– Sam

This is a challenge for anyone who writes. Simply put, the business of presenting writing will always conflict on some level with the art of writing.

I have this same conflict myself. I usually focus on accepting ads that match my genre or, at the very least, don’t conflict with the things I’m writing about. The problem, of course, is that I end up accepting ads sometimes from the very companies that I use and write about, like ING Direct, for example. I use ING Direct and, sometimes, they buy Simple Dollar ad space.

The best thing you can do – in my opinion, at least – is to just ignore it. Write what you find to be true and don’t worry about how publishers choose to format it to make a buck. If it’s good, the genuine nature of the writing comes throguh.

Got any questions? Email them to me or leave them in the comments and I’ll attempt to answer them in a future mailbag (which, by way of full disclosure, may also get re-posted on other websites that pick up my blog). However, I do receive hundreds of questions per week, so I may not necessarily be able to answer yours.

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  1. Julia says:

    Q3: if your monthly expenses are $5,000, you many want to look at reducing items. The emergency fund is “6 months” of required spending, not “6 months” of income. If you only have a mortgage and student loans, you have a lot of funds going somewhere else that may be able to be cut and allow you to increase the emergency fund faster.

  2. Peggy says:

    To lose weight, you need to create a calorie deficit. Count your calories & utilize the online calories to figure out your RMR, BMR/calories burned. If you need motivation to continue working out, use an online exercise forum to log and ask advice (like EXRX.NET). You don’t need to spend money on a trainer.

  3. JC says:

    Trent, why don’t you do p90x? Probably quite a bit cheaper than a personal trainer. Of course, you would have to make sure you’re doing things right by comparing to the videos…

  4. Nick says:

    On the MINT.COM question, they are owned by Intuit, the same company that makes Turbotax. If you feel comfortable using Turbotax then you should feel pretty comfortable with Mint from a security standpoint.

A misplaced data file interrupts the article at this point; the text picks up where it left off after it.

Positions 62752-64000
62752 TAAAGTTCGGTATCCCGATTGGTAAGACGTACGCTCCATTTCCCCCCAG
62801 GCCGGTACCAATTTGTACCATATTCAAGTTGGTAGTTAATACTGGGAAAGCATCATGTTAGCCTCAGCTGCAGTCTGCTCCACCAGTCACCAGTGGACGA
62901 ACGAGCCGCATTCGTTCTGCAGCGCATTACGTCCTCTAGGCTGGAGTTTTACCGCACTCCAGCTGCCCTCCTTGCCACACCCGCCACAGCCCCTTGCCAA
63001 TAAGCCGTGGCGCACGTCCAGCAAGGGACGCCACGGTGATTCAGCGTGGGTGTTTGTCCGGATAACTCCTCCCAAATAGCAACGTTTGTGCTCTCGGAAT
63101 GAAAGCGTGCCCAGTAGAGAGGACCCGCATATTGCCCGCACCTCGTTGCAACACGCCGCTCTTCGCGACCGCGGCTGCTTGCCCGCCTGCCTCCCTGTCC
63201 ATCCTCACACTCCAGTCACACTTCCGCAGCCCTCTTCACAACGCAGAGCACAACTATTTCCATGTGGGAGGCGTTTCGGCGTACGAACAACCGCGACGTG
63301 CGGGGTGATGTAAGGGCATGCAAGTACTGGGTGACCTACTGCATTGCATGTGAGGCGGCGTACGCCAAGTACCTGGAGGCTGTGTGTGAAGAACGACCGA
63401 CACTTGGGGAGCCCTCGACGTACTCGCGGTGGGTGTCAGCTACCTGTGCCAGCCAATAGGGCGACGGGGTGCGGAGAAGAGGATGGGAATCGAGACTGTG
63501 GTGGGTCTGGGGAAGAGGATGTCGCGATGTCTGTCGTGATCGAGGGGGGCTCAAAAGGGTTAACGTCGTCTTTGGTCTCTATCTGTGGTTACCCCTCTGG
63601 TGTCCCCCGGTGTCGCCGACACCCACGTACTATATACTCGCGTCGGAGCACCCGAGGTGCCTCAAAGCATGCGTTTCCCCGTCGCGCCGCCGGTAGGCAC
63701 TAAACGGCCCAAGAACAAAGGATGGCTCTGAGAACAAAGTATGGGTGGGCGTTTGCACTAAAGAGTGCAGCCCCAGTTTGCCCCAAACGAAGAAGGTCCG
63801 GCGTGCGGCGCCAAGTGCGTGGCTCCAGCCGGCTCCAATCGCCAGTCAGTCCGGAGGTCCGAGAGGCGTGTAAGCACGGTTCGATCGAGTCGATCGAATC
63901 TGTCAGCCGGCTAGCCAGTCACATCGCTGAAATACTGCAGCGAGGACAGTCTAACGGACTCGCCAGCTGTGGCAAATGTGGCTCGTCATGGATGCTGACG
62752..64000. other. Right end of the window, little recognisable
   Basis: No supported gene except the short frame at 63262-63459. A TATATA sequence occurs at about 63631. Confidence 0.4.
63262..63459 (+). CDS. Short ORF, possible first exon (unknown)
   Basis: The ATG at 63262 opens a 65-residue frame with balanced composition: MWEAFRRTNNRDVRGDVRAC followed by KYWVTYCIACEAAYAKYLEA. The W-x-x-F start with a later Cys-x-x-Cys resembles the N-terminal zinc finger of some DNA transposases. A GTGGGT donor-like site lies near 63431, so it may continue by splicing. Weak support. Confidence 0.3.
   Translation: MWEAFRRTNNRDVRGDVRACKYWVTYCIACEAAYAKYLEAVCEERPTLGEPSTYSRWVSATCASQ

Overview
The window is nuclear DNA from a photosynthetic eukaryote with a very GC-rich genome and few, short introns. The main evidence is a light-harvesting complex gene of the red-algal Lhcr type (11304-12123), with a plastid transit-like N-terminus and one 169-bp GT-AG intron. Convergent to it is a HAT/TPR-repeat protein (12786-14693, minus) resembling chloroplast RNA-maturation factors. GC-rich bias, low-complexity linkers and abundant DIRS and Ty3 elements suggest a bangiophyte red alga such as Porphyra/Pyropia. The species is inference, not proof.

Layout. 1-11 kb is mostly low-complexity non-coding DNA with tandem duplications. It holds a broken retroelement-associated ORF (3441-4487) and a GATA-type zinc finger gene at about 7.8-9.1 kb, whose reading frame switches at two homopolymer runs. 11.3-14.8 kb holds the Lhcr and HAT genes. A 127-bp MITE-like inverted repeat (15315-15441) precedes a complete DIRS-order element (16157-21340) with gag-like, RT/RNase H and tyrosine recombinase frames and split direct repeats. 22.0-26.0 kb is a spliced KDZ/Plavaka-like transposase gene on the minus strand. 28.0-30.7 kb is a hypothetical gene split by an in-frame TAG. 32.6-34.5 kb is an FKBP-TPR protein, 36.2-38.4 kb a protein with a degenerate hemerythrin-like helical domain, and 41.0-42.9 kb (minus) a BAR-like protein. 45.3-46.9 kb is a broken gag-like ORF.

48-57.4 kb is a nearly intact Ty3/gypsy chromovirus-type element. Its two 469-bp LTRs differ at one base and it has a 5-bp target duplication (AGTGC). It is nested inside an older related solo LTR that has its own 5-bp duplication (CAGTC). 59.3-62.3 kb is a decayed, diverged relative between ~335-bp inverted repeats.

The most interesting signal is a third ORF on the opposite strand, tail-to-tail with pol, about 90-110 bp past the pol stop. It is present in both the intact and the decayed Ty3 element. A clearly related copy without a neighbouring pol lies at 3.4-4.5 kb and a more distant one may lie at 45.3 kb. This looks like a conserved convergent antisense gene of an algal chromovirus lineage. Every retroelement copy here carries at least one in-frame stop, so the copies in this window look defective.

It is a bit worrisome to list all your account information in one place, but submitting your taxes online would allow almost any half-way decent hacker to steal your identity if they wanted to.

    I’ve used mint for about two years now without issue. Meanwhile, I’ve had privacy breaches from more traditional sources like my bank and my university during that time. Both of them were hacked because of low security.

  5. Damon says:

    @ #1 (Mint.com) –

    First and foremost, the question is flawed – if you use your online banking, you are susceptible to account hacking, just like Mint.com is! Having a SECURE password is most important – use something like http://www.safepasswd.com/ and generate secure passwords for everything. Use different passwords for each site. Look into LastPass to help keep those passwords organized. If you have unique, secure passwords for your sensitive data, there’s a much better chance of deterring hackers.

    Secondly, if someone were to hack Mint and get your account, they would have access to your accounts; not your account number, card number or pin number – just where the account is located and how much is there. That’s where secure passwords come in!

  6. valleycat1 says:

    Q9 – I suggest you & your husband work together to develop a detailed budget, based on the info you already have at your fingertips of past months’ spending. Any amounts you can’t specifically account for go under ‘misc.’ If that ‘misc’ is sufficiently large, that tell syou where you need to start paying more attention.

    To budget, you start with what your take-home income is, then subtract all required payments (loans, utilities, monthly membership fees, etc), then figure how much you have left to spend on necessities (food, gasoline or transportation) and savings. Deduct your average $ amount spent on those categories; what’s left is what you & your DH can spend on other items.

    If you husband has trouble tracking cash but doesn’t adhere to a set limit on CC spending, then his budget item would be essentially an “allowance” of x dollars in cash he doesn’t have to specifically account for.

  7. Charlotte says:

    I’m not sure you read question 3 completely. They have a $10k emergency fund and very secure jobs. Why are you telling them to save a $1000-1500 emergency fund before paying off their student loans?

  8. Jonathan says:

    Trent, I think you misread Q3. Shannon states that they already have a $10,000 emergency fund AND they put money into an “unexpected expenses” fund for things like car trouble (she didn’t specify the current balance of that fund). She’s asking if it’s okay to have an emergency fund that won’t cover 6 months of expenses given the security of their income as well as their insurance plans.

    Shannon, sure, you should feel comfortable with your current amount of savings in my opinion. The emergency fund is as much for your peace of mind as anything else. It sounds like you have that pretty well figured. That said, it sounds like your overall monthly expenses are pretty close to your monthly income, as you seem to just be saving the $450 per month that you’re putting into your emergency and unexpected funds. I’d see if there are other ways to be able to cut back expenses, and consider applying some of the savings to student loan debt and some to some sort of investment or retirement account.

  9. Tracy says: